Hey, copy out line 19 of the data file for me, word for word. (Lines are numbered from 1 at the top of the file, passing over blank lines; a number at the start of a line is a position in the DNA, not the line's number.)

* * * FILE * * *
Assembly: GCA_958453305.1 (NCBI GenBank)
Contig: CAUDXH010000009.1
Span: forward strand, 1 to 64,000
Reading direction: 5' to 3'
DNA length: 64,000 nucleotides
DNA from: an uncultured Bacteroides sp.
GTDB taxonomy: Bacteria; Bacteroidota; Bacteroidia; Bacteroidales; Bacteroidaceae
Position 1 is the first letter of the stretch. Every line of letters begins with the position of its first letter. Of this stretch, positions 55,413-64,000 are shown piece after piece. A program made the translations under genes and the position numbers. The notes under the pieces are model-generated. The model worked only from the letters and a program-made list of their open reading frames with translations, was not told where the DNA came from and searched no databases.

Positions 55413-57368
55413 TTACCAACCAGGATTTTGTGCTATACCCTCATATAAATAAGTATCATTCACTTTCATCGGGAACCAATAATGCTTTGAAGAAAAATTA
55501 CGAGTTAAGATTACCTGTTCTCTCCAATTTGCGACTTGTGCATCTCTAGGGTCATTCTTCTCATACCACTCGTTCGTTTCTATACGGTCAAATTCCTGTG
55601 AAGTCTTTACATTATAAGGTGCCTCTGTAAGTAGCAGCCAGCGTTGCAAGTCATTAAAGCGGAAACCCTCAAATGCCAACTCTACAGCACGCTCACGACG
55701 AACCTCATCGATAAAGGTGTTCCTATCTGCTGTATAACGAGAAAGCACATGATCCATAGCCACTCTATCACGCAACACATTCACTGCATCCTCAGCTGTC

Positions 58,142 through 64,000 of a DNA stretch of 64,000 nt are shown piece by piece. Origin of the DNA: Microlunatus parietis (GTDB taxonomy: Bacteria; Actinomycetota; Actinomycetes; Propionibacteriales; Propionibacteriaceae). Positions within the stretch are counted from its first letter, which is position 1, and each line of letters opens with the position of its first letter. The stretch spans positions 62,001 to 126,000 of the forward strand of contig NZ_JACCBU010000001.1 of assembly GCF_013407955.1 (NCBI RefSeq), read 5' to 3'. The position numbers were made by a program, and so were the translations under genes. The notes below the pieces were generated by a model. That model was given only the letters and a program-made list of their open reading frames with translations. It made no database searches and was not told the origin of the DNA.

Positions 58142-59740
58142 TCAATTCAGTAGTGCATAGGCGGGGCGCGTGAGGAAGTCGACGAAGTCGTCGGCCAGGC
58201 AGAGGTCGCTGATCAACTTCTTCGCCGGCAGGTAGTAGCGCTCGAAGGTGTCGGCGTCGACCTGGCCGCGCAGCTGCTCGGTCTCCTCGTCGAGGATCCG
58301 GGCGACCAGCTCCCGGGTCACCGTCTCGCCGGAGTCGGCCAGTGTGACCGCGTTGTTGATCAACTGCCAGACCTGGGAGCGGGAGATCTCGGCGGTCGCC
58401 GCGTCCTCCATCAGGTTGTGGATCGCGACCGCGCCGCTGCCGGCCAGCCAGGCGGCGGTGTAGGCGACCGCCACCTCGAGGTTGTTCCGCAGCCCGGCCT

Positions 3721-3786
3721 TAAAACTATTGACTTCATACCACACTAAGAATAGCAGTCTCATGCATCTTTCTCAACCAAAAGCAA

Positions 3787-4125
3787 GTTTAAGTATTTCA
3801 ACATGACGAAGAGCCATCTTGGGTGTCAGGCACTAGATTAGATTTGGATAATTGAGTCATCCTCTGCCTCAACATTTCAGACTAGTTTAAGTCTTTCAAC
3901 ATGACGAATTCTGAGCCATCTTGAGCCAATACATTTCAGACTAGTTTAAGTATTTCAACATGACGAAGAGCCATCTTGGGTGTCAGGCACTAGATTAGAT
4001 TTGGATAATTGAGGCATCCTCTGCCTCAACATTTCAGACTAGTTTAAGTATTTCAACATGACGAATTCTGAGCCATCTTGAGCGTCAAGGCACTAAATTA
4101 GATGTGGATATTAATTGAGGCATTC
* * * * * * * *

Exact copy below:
58401 GCGTCCTCCATCAGGTTGTGGATCGCGACCGCGCCGCTGCCGGCCAGCCAGGCGGCGGTGTAGGCGACCGCCACCTCGAGGTTGTTCCGCAGCCCGGCCT